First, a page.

Uber's CEO: Innovators Shouldn't Have To Ask For Permission Or Forgiveness

from the just-innovate dept

We've written a bunch about the disruptively innovative transportation company Uber, which has been running into regulatory issues with multiple local regulators. Andy Kessler recently had a fantastic interview with Travis Kalanick, Uber's CEO, concerning the regulatory battles he keeps running into. If you've followed Uber over time, very little in the interview will be surprising. It tells of Kalanick's past -- he was sued for $250 billion at one point for running Scour.com, an early file sharing site -- but also of his belief that these regulations are protectionism for legacy industries.

One bit that struck me however, was his response to Kessler posing an expected question concerning Uber's penchant for launching first and dealing with the regulatory fallout later (well, and reaping the publicity rewards of complaining about being stifled by regulations):
When I suggest to Mr. Kalanick that Uber, in the fine startup tradition, was using the "don't ask for permission, beg for forgiveness" approach, he interrupts the question halfway through. "We don't have to beg for forgiveness because we are legal," he says. "But there's been so much corruption and so much cronyism in the taxi industry and so much regulatory capture that if you ask for permission upfront for something that's already legal, you'll never get it. There's no upside to them."
I think this is actually pretty important. There's been plenty of talk about the importance of permissionless innovation and permissionless creativity. That is very important. But, somehow, we rarely talk about the flipside, which is that those engaged in creating wonderful and innovative things also should be proud of what they're doing, rather than feeling like they need to ask forgiveness for upsetting the apple cart. Disruption is a messy business, but in the end it creates tremendous benefits for nearly everyone (except those who relied on the old way, and refused to change). It's great to see a company like Uber leading the way.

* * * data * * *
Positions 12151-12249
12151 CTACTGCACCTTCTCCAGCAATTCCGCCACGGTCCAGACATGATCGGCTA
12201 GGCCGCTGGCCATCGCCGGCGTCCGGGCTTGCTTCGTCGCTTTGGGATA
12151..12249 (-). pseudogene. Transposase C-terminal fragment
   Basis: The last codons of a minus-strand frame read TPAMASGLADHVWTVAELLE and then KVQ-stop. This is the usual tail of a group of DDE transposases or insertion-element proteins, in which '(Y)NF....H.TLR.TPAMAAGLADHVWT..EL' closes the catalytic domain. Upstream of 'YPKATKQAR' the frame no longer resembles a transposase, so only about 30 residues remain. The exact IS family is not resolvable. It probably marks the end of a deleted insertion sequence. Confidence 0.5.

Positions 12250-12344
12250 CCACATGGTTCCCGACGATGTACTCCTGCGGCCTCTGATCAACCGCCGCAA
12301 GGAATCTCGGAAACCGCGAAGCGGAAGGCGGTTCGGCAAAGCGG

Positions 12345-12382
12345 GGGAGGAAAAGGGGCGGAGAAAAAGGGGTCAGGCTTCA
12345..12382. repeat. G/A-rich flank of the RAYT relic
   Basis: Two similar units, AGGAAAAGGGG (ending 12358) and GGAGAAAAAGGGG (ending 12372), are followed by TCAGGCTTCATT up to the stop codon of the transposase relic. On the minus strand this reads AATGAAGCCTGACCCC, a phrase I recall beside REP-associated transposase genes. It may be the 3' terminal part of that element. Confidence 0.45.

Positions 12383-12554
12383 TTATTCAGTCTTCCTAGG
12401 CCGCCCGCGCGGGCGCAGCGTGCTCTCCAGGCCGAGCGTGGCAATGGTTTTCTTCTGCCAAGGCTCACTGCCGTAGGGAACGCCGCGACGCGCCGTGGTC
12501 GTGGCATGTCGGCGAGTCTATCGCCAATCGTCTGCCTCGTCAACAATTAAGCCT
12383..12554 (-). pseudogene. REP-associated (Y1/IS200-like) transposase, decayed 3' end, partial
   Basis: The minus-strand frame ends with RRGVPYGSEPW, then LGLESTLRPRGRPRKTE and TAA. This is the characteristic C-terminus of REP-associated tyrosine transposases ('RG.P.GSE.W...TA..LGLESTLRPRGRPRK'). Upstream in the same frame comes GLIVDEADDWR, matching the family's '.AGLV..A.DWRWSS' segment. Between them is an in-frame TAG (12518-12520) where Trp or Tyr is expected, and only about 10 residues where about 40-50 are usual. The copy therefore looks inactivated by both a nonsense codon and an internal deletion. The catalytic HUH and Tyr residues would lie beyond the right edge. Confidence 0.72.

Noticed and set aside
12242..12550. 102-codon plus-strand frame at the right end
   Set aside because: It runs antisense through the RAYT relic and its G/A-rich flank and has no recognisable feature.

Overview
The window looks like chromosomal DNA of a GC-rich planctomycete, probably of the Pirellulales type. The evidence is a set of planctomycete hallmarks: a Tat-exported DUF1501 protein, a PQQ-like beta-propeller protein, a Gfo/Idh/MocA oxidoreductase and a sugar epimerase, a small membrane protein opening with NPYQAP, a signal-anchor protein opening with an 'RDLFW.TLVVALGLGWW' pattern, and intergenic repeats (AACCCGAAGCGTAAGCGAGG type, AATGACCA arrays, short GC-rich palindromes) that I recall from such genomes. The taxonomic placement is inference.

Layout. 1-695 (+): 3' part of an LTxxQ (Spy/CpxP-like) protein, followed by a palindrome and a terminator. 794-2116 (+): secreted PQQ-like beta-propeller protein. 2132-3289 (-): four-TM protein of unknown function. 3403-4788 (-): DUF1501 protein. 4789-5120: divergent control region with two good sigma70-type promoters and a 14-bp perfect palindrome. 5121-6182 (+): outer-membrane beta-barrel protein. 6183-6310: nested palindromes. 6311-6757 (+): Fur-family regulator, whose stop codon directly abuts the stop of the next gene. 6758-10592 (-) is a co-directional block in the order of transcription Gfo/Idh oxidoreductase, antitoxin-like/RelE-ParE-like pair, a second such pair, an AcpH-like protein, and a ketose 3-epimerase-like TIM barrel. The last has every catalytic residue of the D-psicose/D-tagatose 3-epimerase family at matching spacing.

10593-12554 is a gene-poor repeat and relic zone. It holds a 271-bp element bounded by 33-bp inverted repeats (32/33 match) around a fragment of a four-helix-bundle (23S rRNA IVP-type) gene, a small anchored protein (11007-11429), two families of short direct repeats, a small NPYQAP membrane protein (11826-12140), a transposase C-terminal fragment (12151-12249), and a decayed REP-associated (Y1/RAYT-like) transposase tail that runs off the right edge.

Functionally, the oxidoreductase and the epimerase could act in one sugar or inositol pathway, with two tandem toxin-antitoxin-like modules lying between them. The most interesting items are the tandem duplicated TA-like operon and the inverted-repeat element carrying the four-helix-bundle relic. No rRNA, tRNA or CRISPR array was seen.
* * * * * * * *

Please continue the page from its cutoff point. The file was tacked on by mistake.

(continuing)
Filed Under: forgiveness, innovation, permission, travis kalanick
Companies: uber

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  1. icon
    Corwin (profile), 25 Feb 2013 @ 8:22am

    Re: Established power, or?

    Well, everything that article finds wrong in Uber and AirBnB could be addressed with openness and transparency. Those companies try to become billion-dollar-businesses instead of offering the most honest services technically possible.

    Fare prices can vary? The fare price should be displayed at the time you book it, so if there are several Ubercabs near you, you order the cheapest.
    Accountability? Log everything in the client and the cab's devices, and there are known ways to prevent/detect/correct data tampering. Then users should be able to comment and rate the cab they used.

    Same for renting rooms. Rate, photos, comments, you should see a maximum of information about the service before you buy it.

    But those features are good for the customer, and bad for the middleman, who tries to gross as much money as possible. So they're not really serving the public well, because if, say, a driver eats every twelfth passenger, then Uber might decide to hide that, to keep it open for business.

    That's why those services can't work as companies, only as Free/Libre/Open things that live on the Internet. They're not just comunities, nor just software. It's the use that makes them. Maybe the right word is network. Just a network, with a special purpose : cache information between people buying and selling one service.

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